L.A. City Council To Remove Marijuana “Hardship” Exemption

In what will be a disappointing move for medical marijuana providers and beneficiaries, the Los Angeles City Council is in preparation to close a legal exemption to the city’s marijuana law. Voters may remember when, in 1996, they approved Proposition 215 (the Compassionate Use Act), which made legal the production and consumption of marijuana for medically prescribed pain relief with a doctor’s approval. However, because “the spirit and intent of Proposition 215 has been exploited and abused for both profit and recreational drug abuse by many of the medical marijuana dispensaries in the City of Los Angeles” the city council voted in 2007 to adopt Interim Control Ordinance (ICO). The ICO effectively halted the creation of any new dispensaries but did allow an exemption for those dispensaries that could prove they faced “hardship” and could provide an adequate reason why they should be allowed to open. Councilman Greig Smith now recognizes the exemption as a “tragic mistake.”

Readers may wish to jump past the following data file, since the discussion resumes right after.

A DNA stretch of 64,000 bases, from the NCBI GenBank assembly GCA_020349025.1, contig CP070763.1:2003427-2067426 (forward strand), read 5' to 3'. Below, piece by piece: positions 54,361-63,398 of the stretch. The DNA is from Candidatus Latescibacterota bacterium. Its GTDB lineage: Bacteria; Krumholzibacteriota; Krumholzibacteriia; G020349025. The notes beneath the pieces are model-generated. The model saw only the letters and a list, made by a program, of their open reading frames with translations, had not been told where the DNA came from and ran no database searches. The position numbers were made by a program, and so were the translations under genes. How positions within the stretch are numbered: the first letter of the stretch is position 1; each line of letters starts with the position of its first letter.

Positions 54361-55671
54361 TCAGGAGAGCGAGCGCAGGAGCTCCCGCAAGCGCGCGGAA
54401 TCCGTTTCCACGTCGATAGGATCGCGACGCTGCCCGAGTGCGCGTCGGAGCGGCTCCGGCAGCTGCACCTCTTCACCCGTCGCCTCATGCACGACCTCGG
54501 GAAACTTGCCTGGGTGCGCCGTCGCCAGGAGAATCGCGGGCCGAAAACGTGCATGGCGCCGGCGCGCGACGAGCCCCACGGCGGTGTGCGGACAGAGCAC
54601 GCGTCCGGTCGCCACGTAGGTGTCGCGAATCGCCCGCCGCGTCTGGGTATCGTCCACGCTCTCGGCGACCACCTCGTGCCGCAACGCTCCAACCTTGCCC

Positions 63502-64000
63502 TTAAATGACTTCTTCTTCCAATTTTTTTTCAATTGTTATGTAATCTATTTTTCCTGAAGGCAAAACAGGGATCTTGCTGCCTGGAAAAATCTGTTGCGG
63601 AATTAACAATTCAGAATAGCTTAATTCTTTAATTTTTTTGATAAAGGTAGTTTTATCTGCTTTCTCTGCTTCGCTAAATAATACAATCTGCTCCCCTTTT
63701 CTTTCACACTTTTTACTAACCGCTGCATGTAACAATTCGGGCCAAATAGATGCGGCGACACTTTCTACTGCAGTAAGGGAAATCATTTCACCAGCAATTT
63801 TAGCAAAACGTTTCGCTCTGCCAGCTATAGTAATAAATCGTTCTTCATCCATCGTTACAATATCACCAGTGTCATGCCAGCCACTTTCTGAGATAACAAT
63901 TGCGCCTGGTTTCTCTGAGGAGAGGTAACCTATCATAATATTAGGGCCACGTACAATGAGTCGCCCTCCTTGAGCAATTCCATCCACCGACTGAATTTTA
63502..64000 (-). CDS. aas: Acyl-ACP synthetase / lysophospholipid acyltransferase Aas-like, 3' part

According to a motion filed by Planning and Land Use Management, due to the hardship exemption many L.A. neighborhoods “have been inundated with dispensaries… [that] have flourished throughout the city.” They estimate that there are around 287 exemption applications pending before the council. For one reason or another (perhaps because there are simply too many) the City has not, up until a few days ago, acted on a single exemption request. Legally, what this means is that any dispensary that has filed an exemption request is safe from prosecution. Because their application for an exemption has not been heard, the City Attorney is forced to allow even the dispensaries that filed for exemption without any obvious hardship to remain in business.   As is highlighted by Council Member Jose Huizar, something needs to be done to “give teeth to an Interim Control Ordinance that currently has none.”

Tuesday, June 16, the L.A. City Council took their first step towards doing exactly that. In a unanimous vote, council members instructed the city attorney to draft a revised ordinance that would be without a hardship exemption and also would extend the ban on new dispensaries for an additional six months. As with the previous ICO, the new ordinance will not affect dispensaries that opened on or before November 13th, 2007. But all other dispensaries will have to wait until March before they can open up shop. The city attorney is expected to present the revised ordinance to council members on Friday (June, 19th), where it will likely pass without trouble.

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